Tuesday, May 13, 2008

:: Earthquakes

Earthquakes: A quick guide

Relief efforts after the South Asian earthquake of 2005, which killed 75,000 people, was hampered by the region's terrain [File: ETA]

How earthquakes happen:

Earthquakes occur along the earth's tectonic plate boundaries, like volcanoes.

The plates move past each other on these 'fault lines'. Jagged parts of the plates get stuck as other parts keep moving. Once the plates have moved far enough the stuck area becomes released causing an earthquake.

Earthquake impacts:

Poor people and poorer nations are typically hit hardest by earthquakes. This is due to buildings in these countries being built to low safety regulations and quality.

Useful links
For resources, including photos and topographical maps, see the US Geological Survey's
learning links.The USGS has also produced high quality earthquake animations.For what to do in an earthquake, see the American Red Cross's home earthquake plan.For the latest alerts on global seismic activity, visit:• USGS Latest Earthquakes or• The Global Disaster Alert and Coordination SystemUPSeis also offers answers to frequently asked questions about seismology and earthquakes.The livelihoods of poor people are also more vulnerable than that of richer people.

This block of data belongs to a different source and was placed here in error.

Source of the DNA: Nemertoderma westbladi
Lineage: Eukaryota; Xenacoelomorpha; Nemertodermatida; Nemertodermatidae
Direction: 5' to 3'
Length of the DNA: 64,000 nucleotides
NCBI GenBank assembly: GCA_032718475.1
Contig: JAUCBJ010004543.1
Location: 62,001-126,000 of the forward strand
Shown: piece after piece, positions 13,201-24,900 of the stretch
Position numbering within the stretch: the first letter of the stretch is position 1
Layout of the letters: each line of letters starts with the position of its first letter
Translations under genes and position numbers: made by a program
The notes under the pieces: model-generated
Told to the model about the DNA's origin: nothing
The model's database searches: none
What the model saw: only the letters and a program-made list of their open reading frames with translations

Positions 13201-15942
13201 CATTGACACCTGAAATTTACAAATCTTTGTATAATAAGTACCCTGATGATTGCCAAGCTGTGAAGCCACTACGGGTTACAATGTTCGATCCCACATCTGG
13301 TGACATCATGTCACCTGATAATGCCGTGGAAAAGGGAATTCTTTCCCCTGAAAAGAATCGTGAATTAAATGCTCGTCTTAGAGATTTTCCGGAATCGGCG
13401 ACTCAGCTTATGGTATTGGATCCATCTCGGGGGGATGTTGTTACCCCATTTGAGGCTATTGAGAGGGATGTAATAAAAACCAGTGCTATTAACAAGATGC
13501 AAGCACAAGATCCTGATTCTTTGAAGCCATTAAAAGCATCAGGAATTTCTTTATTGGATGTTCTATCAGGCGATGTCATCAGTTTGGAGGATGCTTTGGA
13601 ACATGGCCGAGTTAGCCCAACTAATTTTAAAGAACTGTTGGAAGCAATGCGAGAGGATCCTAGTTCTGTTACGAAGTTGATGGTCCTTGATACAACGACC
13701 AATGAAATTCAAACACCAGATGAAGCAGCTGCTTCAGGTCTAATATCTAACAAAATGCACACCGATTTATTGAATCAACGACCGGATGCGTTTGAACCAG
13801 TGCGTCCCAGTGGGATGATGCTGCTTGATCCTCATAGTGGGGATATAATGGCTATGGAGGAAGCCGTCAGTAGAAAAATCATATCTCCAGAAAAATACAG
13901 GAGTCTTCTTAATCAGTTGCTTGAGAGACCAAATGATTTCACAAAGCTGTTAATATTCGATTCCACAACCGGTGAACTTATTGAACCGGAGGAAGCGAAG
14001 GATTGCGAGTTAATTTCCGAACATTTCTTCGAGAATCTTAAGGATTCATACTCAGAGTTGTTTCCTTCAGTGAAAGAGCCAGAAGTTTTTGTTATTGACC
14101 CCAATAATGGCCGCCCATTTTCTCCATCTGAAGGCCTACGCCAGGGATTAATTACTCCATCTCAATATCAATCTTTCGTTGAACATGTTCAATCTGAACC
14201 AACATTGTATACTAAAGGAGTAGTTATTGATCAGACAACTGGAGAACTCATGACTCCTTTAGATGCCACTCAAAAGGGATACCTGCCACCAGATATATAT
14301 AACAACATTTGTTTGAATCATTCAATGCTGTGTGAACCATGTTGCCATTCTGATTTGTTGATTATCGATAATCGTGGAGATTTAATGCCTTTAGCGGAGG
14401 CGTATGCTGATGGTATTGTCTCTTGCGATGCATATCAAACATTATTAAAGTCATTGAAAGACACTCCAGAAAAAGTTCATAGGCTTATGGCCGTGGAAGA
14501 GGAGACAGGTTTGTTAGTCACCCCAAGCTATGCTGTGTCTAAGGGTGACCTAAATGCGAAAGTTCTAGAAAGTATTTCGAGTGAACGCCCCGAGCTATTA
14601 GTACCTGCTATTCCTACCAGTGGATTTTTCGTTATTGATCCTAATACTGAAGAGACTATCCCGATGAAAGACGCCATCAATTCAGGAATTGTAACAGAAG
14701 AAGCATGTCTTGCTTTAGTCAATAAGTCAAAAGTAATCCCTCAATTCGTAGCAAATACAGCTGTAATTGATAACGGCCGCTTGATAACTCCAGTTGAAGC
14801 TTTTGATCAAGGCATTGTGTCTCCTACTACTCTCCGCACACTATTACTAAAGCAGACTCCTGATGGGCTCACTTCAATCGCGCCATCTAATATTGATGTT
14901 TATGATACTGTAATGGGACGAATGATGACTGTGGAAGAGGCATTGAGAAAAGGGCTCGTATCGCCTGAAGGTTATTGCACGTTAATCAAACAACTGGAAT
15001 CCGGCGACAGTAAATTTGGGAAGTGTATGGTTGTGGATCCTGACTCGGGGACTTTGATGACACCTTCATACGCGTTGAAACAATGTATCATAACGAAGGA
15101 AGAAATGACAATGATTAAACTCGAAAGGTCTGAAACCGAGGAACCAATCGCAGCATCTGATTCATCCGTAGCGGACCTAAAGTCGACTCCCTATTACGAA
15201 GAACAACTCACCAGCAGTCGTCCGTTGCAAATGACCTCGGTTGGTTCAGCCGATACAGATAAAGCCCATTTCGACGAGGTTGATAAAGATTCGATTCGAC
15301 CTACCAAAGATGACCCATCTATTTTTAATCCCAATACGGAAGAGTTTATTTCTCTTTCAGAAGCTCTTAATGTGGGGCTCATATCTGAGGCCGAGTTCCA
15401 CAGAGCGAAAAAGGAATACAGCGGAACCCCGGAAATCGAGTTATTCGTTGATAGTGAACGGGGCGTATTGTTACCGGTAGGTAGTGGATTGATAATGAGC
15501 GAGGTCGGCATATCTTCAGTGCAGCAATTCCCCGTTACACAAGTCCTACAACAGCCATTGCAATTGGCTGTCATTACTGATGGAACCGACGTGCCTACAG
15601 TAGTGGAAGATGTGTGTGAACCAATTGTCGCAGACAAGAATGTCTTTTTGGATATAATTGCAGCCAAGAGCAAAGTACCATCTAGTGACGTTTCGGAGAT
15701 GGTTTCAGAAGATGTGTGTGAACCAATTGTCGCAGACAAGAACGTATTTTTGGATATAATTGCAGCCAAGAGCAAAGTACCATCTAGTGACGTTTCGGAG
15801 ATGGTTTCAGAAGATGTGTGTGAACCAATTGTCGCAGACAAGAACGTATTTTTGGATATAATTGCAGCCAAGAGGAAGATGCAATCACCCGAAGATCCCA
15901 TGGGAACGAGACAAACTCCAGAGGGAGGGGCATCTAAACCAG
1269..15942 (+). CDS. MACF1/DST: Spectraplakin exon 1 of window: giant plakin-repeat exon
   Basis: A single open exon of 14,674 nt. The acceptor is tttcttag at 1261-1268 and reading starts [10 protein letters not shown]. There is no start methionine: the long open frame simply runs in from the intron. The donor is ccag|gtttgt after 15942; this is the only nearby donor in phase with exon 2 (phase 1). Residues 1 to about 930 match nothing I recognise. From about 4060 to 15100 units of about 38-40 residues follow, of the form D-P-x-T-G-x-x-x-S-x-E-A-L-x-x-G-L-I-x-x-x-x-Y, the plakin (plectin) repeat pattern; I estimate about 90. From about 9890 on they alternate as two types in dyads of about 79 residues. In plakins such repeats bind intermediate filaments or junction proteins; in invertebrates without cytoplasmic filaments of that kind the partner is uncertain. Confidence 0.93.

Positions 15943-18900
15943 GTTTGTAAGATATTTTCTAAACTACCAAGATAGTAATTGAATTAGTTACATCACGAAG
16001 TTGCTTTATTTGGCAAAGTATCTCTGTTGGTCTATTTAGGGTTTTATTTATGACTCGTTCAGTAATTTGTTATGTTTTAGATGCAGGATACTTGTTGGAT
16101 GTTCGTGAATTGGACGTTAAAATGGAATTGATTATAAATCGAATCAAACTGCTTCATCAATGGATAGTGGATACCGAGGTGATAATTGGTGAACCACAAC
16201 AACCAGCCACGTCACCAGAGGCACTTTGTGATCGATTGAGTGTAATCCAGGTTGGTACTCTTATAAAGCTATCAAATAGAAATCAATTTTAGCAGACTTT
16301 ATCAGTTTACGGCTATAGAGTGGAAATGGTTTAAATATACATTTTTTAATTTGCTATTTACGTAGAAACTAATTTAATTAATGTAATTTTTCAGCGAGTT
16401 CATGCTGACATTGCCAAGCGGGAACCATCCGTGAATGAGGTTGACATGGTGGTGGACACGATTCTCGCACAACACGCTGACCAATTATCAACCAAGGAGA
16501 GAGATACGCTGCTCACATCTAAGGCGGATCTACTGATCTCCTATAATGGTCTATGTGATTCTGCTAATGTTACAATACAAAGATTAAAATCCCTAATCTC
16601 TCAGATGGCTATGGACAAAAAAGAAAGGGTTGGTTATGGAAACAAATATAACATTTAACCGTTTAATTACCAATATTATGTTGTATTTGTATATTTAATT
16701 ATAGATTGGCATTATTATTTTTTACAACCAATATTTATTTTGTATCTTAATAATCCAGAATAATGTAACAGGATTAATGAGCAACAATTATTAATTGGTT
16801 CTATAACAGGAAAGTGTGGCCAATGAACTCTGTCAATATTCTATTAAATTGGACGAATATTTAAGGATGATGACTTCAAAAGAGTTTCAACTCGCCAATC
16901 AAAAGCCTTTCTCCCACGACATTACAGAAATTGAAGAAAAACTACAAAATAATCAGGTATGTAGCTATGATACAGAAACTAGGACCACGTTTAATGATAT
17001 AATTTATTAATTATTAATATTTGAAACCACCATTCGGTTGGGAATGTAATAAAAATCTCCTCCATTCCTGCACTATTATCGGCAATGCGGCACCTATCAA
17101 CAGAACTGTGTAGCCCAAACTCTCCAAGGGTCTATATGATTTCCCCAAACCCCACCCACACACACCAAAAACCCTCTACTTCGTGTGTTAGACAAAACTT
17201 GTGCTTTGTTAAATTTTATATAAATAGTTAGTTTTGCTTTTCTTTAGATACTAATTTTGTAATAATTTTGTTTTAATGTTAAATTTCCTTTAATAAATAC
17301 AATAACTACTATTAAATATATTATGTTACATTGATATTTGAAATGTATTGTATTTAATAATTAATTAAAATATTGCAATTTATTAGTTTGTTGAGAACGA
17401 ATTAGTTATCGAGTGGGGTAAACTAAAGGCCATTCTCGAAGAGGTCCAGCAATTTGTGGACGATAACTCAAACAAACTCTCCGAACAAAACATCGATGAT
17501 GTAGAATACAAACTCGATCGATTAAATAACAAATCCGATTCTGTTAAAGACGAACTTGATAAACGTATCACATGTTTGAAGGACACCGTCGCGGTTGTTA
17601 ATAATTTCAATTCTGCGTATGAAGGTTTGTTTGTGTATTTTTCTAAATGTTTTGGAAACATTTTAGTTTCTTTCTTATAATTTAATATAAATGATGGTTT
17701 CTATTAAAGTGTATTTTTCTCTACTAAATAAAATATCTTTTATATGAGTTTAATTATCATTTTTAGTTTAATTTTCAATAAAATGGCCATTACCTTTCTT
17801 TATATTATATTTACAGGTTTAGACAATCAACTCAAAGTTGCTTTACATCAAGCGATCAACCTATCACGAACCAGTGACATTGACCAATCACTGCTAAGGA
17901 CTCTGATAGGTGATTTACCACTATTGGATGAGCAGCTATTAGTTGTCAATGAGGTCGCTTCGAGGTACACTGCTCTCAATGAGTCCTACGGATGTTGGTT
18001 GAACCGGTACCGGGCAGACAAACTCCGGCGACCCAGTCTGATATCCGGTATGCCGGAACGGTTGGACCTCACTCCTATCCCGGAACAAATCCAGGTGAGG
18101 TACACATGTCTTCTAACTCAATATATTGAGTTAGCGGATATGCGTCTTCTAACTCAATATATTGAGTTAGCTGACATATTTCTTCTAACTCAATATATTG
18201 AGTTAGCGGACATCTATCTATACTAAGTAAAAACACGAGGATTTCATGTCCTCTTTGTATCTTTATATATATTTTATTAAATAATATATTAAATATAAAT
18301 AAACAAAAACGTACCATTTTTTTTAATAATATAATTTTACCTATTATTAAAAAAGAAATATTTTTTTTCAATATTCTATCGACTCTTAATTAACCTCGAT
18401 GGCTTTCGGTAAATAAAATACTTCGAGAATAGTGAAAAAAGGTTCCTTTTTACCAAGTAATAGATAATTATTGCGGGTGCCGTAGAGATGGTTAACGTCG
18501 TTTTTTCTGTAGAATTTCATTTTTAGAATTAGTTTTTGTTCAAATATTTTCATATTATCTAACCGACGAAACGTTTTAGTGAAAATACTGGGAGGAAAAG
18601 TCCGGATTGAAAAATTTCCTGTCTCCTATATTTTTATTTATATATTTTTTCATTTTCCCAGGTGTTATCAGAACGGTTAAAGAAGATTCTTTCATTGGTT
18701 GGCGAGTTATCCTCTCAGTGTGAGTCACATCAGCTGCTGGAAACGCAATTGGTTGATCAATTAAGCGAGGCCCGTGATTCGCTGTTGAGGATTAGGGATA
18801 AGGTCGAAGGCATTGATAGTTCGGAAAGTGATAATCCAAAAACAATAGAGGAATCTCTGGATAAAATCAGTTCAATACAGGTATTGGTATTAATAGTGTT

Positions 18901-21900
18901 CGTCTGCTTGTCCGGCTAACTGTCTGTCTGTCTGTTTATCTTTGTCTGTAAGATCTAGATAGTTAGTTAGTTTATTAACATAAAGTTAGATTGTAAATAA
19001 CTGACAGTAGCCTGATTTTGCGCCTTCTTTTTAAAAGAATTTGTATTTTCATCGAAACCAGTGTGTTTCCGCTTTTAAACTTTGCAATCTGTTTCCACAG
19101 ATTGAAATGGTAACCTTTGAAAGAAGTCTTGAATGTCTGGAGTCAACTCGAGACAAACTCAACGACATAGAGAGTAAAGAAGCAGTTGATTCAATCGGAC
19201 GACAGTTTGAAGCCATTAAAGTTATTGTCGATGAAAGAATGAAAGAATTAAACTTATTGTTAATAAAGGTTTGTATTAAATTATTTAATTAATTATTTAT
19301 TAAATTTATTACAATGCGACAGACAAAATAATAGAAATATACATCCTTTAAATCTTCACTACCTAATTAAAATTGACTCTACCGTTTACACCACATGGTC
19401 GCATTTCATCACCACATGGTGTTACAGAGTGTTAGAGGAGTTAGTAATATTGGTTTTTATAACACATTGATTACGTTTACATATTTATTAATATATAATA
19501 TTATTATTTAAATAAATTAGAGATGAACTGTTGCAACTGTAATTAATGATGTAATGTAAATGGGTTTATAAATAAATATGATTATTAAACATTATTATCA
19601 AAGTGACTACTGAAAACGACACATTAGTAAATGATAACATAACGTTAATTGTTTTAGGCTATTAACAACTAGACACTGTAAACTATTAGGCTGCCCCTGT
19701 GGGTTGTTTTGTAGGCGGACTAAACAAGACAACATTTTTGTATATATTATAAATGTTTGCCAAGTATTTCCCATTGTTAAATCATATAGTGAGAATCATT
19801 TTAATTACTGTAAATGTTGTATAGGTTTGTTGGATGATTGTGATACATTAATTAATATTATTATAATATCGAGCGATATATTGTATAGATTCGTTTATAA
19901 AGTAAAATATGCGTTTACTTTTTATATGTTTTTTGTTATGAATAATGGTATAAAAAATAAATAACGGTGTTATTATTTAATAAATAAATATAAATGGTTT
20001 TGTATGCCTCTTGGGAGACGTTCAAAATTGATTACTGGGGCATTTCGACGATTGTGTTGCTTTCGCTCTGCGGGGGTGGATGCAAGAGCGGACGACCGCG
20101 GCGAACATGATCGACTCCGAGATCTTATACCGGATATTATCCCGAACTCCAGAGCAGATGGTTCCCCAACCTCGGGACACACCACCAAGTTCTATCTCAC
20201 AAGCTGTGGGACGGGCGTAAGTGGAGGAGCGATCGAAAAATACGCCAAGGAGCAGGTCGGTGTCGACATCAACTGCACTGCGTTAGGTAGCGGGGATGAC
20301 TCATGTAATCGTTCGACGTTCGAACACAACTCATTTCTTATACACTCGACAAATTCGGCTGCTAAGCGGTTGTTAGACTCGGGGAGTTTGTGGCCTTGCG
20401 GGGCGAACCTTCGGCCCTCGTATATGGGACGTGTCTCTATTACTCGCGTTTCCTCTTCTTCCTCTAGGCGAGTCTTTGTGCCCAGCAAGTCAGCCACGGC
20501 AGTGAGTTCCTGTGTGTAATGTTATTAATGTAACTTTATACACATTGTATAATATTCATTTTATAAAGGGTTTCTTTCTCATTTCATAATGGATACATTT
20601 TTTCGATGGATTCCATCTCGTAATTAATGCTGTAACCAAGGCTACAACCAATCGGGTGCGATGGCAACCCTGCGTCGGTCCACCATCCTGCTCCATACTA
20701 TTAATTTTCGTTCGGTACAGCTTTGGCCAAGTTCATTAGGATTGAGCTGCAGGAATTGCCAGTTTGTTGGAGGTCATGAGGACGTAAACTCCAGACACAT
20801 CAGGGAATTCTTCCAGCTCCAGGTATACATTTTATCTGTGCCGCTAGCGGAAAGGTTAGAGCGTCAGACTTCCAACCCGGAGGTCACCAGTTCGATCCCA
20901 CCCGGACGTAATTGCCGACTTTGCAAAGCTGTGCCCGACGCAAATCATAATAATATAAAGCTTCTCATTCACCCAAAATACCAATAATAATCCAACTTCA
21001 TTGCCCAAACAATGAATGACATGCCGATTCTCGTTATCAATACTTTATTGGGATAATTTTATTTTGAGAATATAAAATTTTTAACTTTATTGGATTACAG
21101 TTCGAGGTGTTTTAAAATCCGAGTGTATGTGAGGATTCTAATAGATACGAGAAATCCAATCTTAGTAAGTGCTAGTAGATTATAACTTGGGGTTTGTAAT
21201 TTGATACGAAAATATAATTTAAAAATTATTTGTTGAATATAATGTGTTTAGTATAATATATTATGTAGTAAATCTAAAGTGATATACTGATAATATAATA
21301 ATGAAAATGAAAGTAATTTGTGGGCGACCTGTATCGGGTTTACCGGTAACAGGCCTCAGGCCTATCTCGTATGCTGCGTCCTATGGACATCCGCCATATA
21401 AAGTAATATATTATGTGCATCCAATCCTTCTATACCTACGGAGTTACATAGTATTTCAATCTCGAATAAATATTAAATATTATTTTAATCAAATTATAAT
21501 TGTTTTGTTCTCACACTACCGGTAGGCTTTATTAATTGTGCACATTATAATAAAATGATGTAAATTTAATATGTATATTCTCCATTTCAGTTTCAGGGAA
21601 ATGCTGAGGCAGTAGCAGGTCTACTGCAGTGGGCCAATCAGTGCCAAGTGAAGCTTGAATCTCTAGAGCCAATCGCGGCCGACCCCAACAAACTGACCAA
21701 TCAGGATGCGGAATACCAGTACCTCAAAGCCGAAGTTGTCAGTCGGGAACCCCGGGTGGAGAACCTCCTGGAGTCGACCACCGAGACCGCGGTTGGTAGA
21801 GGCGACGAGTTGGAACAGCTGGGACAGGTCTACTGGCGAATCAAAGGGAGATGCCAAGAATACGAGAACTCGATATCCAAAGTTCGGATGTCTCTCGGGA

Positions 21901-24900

For example, an earthquake in the southern Iranian city of Bam took just 12 seconds to destroy a city with a population of 120,000. In the December 2003 quake almost a quarter of the population was killed and virtually all of the survivors were left homeless.

A magnitude of 6.5 was recorded for the disaster, but the impact was greater for other reasons:

1. The quake occurred just 10km below the city.
2. Nearly the whole of the population was asleep at the time of the quake.
3. The vast majority of the city's buildings were old. Their roofs crumbled during the shock, leaving no air pockets for those suffocating underneath.

Time is crucial to saving lives during an earthquake. In Bam local rescue teams saved 157 lives after being deployed within minutes of the quake. However, the following major international effort by 27 countries rescued only 22 people.

Terrain is also important. The South Asian earthquake of 2005, which killed 75,000 people, was compounded by innumerable landslides caused by aftershocks. These blocked roads and stifled relief efforts.


Earthquakes are measured by magnitude, typically in line with Charles Richter's scale devised in 1935.

Magnitude is consistent no matter how strong shaking is on the earth's surface.

Shaking increases with the epicentre's – the location on the earth's surface directly above the centre of the quake – proximity to the earth's outer layer.

But a rough guide can be given as to the how different measurements are felt on the ground.

A measurement below 2.5 is usually not felt on the earth's surface.

Earthquakes between 7.0 and 7.9 are considered a major earthquake and would be expected to cause serious damage.

A quake above 8.0 can completely destroy communities near the epicentre.

Source: UPSeis

Source: Al Jazeera